The Swimmer

–For Barry


Lorrie Goldensohn

The Stroke

Of January’s two faces, neither
proved your friend. When you
picked up The Times, its squirrely
letters tricked you: dropping it,
you covered your face with your hands,
and said I’m in a bad way—consenting
to go to the hospital.
                       Such hope
at first—then deeper and deeper
into speechlessness. I read
the newspaper aloud, Matt shaved you,
Rachel brought soup, and I
brought the troubling raspberries
you ate so greedily and probably
aspirated, as your swallowing
got worse and worse.
                     I played you
Soave sia il vento—Mozart’s mezzos
have always ravished you—but the reedy
cellphone irritated, and you made me
shut those lyric voices down.
                              By February,
you were still up for Hopkins—long-faced, this
slender Jesuit, at 5'4" a mere two inches taller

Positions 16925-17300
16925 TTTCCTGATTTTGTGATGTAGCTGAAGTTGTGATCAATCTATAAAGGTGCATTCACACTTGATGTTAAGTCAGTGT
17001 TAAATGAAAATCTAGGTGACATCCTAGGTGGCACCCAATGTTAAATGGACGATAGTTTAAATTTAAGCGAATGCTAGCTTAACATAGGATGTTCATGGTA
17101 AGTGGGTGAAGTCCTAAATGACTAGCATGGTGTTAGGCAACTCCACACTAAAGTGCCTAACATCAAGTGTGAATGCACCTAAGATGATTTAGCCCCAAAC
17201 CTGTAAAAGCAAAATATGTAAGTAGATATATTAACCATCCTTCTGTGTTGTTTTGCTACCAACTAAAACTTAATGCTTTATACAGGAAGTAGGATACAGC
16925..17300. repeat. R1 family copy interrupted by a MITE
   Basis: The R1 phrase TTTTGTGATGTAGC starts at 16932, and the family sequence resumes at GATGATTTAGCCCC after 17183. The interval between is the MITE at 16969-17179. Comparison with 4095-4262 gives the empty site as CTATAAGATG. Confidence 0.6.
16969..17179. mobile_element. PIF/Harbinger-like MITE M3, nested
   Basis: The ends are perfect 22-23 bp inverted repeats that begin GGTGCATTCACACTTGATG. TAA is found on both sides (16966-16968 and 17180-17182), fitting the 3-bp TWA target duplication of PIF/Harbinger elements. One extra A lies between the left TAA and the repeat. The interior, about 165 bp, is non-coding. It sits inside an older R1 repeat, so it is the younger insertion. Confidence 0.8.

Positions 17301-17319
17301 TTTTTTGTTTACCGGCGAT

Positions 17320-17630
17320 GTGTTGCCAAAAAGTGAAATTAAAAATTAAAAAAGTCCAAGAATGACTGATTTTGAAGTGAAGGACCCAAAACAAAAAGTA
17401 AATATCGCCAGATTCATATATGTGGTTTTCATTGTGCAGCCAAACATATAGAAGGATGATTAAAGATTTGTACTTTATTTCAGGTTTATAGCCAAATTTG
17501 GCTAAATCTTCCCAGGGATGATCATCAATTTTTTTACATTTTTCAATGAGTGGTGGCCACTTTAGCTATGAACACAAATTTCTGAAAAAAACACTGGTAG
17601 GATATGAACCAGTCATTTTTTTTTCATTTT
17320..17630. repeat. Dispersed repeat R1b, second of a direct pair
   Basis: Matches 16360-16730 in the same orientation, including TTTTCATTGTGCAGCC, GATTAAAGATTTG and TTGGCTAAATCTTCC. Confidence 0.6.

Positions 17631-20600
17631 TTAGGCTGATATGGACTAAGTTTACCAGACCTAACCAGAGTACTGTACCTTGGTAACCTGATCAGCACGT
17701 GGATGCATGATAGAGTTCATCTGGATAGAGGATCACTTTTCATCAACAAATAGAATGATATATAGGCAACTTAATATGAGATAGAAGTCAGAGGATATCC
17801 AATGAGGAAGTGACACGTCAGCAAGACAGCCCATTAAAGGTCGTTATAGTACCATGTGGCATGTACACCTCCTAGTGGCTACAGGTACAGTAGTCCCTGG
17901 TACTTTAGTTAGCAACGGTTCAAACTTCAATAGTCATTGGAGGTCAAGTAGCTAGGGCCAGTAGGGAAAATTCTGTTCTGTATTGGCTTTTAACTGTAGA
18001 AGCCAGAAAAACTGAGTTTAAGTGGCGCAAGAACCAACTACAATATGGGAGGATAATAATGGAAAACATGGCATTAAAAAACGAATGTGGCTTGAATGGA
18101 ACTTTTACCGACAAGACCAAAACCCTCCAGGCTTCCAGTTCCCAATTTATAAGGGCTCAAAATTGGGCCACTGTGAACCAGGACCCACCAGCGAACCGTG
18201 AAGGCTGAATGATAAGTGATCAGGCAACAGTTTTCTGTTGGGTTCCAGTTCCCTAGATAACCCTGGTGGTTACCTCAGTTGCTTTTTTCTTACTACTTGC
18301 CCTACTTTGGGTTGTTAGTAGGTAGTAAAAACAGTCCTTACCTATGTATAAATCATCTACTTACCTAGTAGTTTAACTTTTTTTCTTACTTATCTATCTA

than Keats—he bends to the dying
husk of the hardy-handsome blacksmith,
whom Sickness broke … My tongue
slows for the intricate sonnet, our eyes fill—
we feel the last rite, the sweet ransom
the little priest has tendered—Thy tears
that touched my heart … poor Felix Randal: and yet
in the large music of the close, it is the man
at the forge mastering the flame, and the giant animal,
who tower in all their pagan might:

When thou at the random grim forge, powerful amidst peers,
Didst fettle for the great grey drayhorse his bright and battering sandal!

Sleepily, you note how cleverly Randal rhymes with sandal.

The Poet

You were daily shamed by what you could not do.
Even as occasionally from the page the right word
swam into view.
                Once, quizzed by a doctor
to identify me, you recited the whole string
of my maiden and marital tags, and grinning wickedly
at your interlocutor, called it her secret, ineffable Name.